Shortly after setting out I startled a heron from its perch on a submerged log. The heron and I had a couple more encounters as we both headed upriver. About a mile into the paddle the river takes a turn to the east as it skirts the edge of the Broadmoor Wildlife Sanctuary, and the sounds of the road dissapate. The banks of the river through this section show no signs of human habitation, and are populated by birds and turtles.

As the river moves into Dover houses appear on the eastern shore. There were several houses for sale and I found myself imagining what it would be like to live on the riverbank. Of course these houses are well out of my price range so this was just idle imagining.

After another wild section passing through marshland where I spied another heron, the river crosses under Bridge St/Farm Rd. At that point I turned around to ensure a return to the launch site before dark.

It was a very peaceful paddle, and I intend to return again when I have more time to explore even more of this section.

Lake Cochituate

After spending several days in Newport, RI - at the Northeast Lawson Users Group meeting I returned home with several hours of daylight left and decided to make a quick trip to Lake Cochituate. The park itself was closed but the boat launch was open. It's a launch designed for power boats - lots of concrete and docks which sit high above the water. This meant entering the kayak from from the "beach" which in this case was lined with rocks. My first attempt was unsuccessful and I ended up with a scraped and bruised elbow as a result. The second attempt was much smoother and I headed out. I travelled south toward Route 9 exploring the eastern shore. There were several power boats out and the water was a bit choppy. I also explored the small pond just under route 30 - a much calmer body of water.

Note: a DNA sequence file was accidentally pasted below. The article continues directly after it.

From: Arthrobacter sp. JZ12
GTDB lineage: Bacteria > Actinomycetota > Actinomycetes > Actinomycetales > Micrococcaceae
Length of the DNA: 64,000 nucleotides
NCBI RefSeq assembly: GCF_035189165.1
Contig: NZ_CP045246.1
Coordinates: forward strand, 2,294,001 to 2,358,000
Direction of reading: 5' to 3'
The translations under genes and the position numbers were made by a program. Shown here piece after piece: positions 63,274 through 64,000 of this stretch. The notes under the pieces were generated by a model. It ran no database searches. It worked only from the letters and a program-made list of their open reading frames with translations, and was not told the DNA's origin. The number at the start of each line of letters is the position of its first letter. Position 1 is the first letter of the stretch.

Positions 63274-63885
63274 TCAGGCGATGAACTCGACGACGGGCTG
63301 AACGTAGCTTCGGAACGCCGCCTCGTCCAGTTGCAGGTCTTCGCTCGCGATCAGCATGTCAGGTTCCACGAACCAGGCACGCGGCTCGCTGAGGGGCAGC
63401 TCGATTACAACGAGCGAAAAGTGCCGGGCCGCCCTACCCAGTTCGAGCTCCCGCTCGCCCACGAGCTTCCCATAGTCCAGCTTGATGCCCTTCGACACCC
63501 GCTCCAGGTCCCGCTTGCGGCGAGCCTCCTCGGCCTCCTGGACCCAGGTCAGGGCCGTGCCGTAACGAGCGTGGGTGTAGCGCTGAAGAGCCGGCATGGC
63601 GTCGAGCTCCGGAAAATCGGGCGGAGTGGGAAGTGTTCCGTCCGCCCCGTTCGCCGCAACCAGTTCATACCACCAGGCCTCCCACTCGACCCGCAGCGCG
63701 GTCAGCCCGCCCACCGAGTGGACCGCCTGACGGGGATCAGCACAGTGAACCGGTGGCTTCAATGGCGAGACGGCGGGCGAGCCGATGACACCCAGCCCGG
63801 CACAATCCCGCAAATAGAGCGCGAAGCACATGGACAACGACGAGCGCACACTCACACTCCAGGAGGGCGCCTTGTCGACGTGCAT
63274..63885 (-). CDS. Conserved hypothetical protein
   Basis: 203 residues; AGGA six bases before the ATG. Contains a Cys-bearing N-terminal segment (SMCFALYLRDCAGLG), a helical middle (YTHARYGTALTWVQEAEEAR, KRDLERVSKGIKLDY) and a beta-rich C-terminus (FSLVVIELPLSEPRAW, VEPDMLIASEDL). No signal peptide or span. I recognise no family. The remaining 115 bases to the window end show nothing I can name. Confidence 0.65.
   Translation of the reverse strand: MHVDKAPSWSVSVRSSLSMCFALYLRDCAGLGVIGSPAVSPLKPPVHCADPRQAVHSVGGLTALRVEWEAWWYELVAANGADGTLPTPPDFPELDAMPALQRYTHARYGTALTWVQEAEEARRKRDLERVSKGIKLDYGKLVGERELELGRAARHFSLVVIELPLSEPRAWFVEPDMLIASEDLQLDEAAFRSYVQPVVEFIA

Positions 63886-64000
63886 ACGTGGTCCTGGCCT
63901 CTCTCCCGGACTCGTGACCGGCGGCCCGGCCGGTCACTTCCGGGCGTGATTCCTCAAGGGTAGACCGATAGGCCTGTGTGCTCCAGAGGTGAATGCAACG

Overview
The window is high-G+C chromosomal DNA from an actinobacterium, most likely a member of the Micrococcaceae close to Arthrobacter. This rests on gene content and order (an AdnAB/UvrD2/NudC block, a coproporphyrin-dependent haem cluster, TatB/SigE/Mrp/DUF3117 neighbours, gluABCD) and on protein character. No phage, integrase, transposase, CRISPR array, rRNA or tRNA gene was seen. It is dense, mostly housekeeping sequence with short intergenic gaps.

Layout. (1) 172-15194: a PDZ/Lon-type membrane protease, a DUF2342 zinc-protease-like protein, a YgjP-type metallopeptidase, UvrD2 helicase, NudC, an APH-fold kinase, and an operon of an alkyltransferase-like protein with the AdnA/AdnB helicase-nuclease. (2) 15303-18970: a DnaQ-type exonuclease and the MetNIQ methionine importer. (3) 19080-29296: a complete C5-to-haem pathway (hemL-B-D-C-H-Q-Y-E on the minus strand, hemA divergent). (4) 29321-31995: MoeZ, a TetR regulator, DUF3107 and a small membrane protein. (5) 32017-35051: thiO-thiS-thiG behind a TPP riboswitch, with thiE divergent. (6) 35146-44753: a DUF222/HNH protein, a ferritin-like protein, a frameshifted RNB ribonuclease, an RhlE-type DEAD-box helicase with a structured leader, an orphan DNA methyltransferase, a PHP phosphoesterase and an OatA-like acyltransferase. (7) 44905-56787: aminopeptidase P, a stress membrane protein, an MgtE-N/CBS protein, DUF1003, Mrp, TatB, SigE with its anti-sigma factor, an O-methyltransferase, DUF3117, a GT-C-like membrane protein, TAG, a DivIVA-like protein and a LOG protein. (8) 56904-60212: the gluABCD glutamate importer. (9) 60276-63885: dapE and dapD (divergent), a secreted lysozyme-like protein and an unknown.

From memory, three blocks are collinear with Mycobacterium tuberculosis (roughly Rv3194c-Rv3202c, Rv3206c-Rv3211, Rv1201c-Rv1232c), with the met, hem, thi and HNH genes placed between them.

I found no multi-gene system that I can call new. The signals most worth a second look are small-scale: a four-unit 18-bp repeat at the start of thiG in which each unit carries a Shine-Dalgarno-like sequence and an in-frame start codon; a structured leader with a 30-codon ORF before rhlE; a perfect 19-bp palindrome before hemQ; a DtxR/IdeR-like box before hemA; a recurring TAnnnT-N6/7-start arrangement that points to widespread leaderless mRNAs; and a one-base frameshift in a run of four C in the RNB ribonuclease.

Whitehall Lake

Whitehall Lake is a former reservoir in Hopkinton. It's now a state park and was my destination the weekend after Labor Day. From the boat launch the lake looks quite small. A short paddle reveals that the launch is situated in a small cove. The lake is full of coves and the full size is never completely obvious. I decided to keep the shore to my port side and travel the edge of the lake - all 560+ acres of it.

It was a lovely clear day, and though I saw powerboats the size of the lake mutes their impact. The shore is lined with many large rocks. My first wildlife sighting was a cormorant and a seagull resting on a rock together. I'd decided that was going to be it for the day when I rounded a curve and came upon a heron a couple of feet away. I'm not sure who was more surprised - me or the heron. The heron quickly exited. I came upon several more herons (or maybe the same heron several more times) as I continued around the lake. I also sighted a swan in a more marshy section.

Total paddle time for the day was 3 hours. This is definitely worth another visit - it's a beautiful lake and offers both open and secluded spaces.

Labor Day Weekend

I got out on the water twice on Labor Day weekend. On Sunday Colin (who was visiting to "check out colleges") and I headed to the Charles in Boston. From the Charles River Canoe and Kayak rental hut on Soldier's Field Road we headed downriver to just beyond the BU Bridge. This was the first paddle with my new kayak and it came through with flying colors. The paddle was a more stressful than I would have liked alternating between chasing Colin down (and up) the river with trying to convince him to continue on. My boat did pass its first wake tests with flying colors - although I did end up with a lap full at one point. Colin was a big help with kayak transportation.